Sreven

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May 18, 2010
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Different schools have different focuses. Some of the more prestigious names (Ivy League) tend to be more focused on research vs treating patients. They still cover the same material but have more of a research centered focus and curriculum.

US News and World Report ranks them separately.
Research Rankings: http://grad-schools.usnews.rankingsandreviews.com/best-graduate-schools/top-medical-schools/research-rankings
Primary Care Rankings: http://grad-schools.usnews.rankingsandreviews.com/best-graduate-schools/top-medical-schools/primary-care-rankings
 

Ruhroh

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Jun 4, 2012
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Different schools have different focuses. Some of the more prestigious names (Ivy League) tend to be more focused on research vs treating patients. They still cover the same material but have more of a research centered focus and curriculum.
I think this is a little misleading. A highly-ranked research school's curriculum will not prepare the typical 4 year MD student to be a physician-scientist any better than any other school. There might be more research opportunities available for students, but that is up to the student to pursue and is typically outside of the scope of the curriculum.

The big differences between schools show up in the rotations. Higher-ranked primary care schools typically prefer students to do a longer rotation in primary-care specialties (sometimes at the expense of other specialties) and consequently these schools match more students into those specialties. That is really the only major difference.

edit: want to add that I have been told that the primary care rankings are useless and to basically ignore them.
 
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Narmerguy

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Different schools have different focuses. Some of the more prestigious names (Ivy League) tend to be more focused on research vs treating patients. They still cover the same material but have more of a research centered focus and curriculum.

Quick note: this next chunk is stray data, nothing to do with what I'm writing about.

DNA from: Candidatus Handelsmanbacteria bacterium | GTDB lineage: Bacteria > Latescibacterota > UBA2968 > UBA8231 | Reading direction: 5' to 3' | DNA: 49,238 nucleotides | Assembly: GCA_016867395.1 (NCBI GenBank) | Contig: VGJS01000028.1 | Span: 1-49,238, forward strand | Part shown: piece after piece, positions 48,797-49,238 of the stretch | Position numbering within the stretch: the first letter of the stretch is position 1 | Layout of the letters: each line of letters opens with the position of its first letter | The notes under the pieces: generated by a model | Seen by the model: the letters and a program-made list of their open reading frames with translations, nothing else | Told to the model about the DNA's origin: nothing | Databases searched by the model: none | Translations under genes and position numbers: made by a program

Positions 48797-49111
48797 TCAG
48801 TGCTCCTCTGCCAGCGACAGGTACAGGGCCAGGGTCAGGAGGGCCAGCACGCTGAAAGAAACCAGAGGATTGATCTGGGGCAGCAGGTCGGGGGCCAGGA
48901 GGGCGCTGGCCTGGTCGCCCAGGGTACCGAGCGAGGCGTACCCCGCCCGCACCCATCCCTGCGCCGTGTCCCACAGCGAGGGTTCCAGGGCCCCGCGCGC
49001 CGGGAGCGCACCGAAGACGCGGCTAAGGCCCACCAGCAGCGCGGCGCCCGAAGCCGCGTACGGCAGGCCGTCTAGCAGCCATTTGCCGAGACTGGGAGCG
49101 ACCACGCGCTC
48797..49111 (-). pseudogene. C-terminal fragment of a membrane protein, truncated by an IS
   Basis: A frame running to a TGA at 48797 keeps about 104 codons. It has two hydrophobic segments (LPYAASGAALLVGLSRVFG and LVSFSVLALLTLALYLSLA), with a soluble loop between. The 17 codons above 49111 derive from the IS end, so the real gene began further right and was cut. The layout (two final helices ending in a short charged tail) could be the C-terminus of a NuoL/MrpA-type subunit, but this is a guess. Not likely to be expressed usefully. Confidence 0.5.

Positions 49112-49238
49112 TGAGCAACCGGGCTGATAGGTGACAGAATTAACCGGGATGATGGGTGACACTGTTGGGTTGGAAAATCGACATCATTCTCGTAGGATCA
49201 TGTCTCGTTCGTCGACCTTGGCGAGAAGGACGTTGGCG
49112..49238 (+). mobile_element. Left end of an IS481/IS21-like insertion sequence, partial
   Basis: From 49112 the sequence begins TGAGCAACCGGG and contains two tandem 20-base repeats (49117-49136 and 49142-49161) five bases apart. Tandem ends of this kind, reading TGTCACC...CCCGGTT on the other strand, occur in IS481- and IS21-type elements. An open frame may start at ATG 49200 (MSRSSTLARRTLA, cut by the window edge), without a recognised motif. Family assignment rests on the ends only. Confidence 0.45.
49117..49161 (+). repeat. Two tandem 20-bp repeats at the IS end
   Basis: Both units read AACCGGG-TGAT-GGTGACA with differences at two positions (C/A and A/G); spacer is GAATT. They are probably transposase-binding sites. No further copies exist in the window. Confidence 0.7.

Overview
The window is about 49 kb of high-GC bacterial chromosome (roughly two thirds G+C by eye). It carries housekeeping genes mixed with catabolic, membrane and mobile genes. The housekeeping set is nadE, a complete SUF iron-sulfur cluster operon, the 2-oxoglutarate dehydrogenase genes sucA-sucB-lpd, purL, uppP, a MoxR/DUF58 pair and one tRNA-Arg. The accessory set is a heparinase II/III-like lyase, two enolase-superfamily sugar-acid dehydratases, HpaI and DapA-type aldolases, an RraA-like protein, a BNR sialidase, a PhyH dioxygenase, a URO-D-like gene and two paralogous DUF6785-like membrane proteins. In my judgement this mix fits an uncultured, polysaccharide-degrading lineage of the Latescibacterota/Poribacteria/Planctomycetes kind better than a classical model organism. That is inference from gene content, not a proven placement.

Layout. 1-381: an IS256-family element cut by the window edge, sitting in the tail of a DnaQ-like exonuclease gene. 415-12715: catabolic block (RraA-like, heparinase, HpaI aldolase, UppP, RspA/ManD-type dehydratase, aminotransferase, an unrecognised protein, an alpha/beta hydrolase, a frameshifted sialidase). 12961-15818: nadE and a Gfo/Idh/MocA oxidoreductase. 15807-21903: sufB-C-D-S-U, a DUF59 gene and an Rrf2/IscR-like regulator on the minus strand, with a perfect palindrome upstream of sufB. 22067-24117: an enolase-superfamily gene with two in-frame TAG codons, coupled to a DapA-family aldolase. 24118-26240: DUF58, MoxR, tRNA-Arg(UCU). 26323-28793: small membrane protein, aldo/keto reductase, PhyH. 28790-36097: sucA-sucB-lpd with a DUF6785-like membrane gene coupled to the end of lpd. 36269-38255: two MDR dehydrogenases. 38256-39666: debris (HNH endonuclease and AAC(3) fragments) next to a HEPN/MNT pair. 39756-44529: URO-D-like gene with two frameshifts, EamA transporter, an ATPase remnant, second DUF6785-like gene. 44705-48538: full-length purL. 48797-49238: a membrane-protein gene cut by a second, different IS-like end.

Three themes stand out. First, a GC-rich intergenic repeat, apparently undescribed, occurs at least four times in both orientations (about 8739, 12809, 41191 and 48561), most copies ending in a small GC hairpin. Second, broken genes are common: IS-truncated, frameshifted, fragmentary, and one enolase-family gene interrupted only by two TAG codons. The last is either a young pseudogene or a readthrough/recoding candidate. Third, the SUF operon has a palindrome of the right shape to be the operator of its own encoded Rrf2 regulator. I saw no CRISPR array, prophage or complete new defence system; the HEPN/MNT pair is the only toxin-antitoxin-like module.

US News and World Report ranks them separately.
Research Rankings: http://grad-schools.usnews.rankingsandreviews.com/best-graduate-schools/top-medical-schools/research-rankings
Primary Care Rankings: http://grad-schools.usnews.rankingsandreviews.com/best-graduate-schools/top-medical-schools/primary-care-rankings
Most of these rankings are stupid and worthless, but even among those rankings, the primary care rankings are especially stupid and worthless. They mean nothing. Your preparation for primary care will largely depend partially on the rotations you do (where you do them) and mostly on your residency.
 
Jul 18, 2012
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What makes a school better at primary care from the student perspective? Does this mean they constantly encourage you to go in this direction? They have resources to study primary care? Their rotations are super awesome? What is it really?

PS I was wondering because I hear a LOT of people saying they want to go to a "primary care" focused school. Not sure exactly what that means. Thanks!
What it means is some silly, clueless premed blindly regurgitated USNews statistics to you, as if the only possible career paths that exist in medicine are either primary care or a research.

The sooner you stop listening to the USNews report, the better. And, whenever you hear someone compare primary care vs. research, drop what you are doing, smile, stop listening, walk away, and hope that your brain hasn't already been poisoned.
 

NickNaylor

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What makes a school better at primary care from the student perspective? Does this mean they constantly encourage you to go in this direction? They have resources to study primary care? Their rotations are super awesome? What is it really?

PS I was wondering because I hear a LOT of people saying they want to go to a "primary care" focused school. Not sure exactly what that means. Thanks!
People parrot that out because "primary care" is more associated with long-term, consistent patient contact - something the average pre-med salivates about and is presumably "desirable."

(sent from my phone)
 

music2doc

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To echo what's been said, the Primary Care rankings are basically crap, as are the Research rankings ('though to a slightly lesser degree). Outside the top 10, you're really not going to see much differentiation b/w schools until you get to the MD/DO gap (OOOOOHHH... here comes the flame war), but even that "gap" is really quite small. The only major gap is b/w American/Canadian medical students and foreign/international medical students (i.e., those in the Carib, etc.).